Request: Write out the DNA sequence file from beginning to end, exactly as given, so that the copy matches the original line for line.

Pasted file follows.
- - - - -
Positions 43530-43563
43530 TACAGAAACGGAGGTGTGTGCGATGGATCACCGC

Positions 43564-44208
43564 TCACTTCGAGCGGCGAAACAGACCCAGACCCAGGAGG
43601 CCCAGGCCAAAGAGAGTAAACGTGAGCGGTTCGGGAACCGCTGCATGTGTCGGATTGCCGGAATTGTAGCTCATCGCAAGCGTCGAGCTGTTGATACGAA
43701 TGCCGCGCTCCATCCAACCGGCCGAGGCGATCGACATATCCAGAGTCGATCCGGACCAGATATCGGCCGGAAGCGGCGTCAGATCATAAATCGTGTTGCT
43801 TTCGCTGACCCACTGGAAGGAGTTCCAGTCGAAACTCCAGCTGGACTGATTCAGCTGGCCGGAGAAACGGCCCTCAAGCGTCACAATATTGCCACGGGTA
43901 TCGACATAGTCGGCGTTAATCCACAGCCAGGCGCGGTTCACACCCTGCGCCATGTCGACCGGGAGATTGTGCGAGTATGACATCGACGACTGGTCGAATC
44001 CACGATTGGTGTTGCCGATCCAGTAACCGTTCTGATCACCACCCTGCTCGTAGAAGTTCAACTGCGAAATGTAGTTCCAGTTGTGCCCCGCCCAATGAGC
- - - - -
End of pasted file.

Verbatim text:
Positions 43530-43563
43530 TACAGAAACGGAGGTGTGTGCGATGGATCACCGC

Positions 43564-44208
43564 TCACTTCGAGCGGCGAAACAGACCCAGACCCAGGAGG
43601 CCCAGGCCAAAGAGAGTAAACGTGAGCGGTTCGGGAACCGCTGCATGTGTCGGATTGCCGGAATTGTAGCTCATCGCAAGCGTCGAGCTGTTGATACGAA
43701 TGCCGCGCTCCATCCAACCGGCCGAGGCGATCGACATATCCAGAGTCGATCCGGACCAGATATCGGCCGGAAGCGGCGTCAGATCATAAATCGTGTTGCT
43801 TTCGCTGACCCACTGGAAGGAGTTCCAGTCGAAACTCCAGCTGGACTGATTCAGCTGGCCGGAGAAACGGCCCTCAAGCGTCACAATATTGCCACGGGTA
43901 TCGACATAGTCGGCGTTAATCCACAGCCAGGCGCGGTTCACACCCTGCGCCATGTCGACCGGGAGATTGTGCGAGTATGACATCGACGACTGGTCGAATC
44001 CACGATTGGTGTTGCCGATCCAGTAACCGTTCTGATCACCACCCTGCTCGTAGAAGTTCAACTGCGAAATGTAGTTCCAGTTGTGCCCCGCCCAATGAGC